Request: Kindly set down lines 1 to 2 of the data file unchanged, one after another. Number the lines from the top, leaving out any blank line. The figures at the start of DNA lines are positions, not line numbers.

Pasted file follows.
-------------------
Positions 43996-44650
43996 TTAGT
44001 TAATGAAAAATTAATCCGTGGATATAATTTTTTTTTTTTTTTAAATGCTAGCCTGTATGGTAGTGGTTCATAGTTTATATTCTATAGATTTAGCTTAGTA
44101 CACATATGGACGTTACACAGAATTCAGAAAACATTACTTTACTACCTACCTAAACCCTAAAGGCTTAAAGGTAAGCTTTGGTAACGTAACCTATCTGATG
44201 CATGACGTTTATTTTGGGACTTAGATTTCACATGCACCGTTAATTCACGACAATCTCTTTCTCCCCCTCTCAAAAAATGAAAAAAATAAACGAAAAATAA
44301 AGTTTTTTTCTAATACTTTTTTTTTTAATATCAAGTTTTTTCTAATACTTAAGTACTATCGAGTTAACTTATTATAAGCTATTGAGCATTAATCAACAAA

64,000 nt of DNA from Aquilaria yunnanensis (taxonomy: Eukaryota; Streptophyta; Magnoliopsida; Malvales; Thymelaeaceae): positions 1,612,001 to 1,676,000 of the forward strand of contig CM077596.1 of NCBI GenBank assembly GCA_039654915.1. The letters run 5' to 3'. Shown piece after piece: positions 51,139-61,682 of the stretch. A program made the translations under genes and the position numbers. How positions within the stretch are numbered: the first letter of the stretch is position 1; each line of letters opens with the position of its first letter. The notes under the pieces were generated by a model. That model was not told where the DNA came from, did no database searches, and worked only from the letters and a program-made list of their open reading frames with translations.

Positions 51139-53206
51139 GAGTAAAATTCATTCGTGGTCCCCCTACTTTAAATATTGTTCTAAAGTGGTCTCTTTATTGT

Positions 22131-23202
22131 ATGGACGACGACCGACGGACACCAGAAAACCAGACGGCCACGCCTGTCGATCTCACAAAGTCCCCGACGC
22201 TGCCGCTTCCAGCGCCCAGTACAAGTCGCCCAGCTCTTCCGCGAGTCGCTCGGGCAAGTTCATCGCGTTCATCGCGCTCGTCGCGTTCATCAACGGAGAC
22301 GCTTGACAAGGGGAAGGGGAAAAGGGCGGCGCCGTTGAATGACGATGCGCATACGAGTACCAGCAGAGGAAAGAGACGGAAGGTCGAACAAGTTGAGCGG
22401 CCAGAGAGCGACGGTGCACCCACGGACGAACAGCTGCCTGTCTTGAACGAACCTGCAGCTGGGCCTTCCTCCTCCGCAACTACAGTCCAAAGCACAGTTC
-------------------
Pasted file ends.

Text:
Positions 43996-44650
43996 TTAGT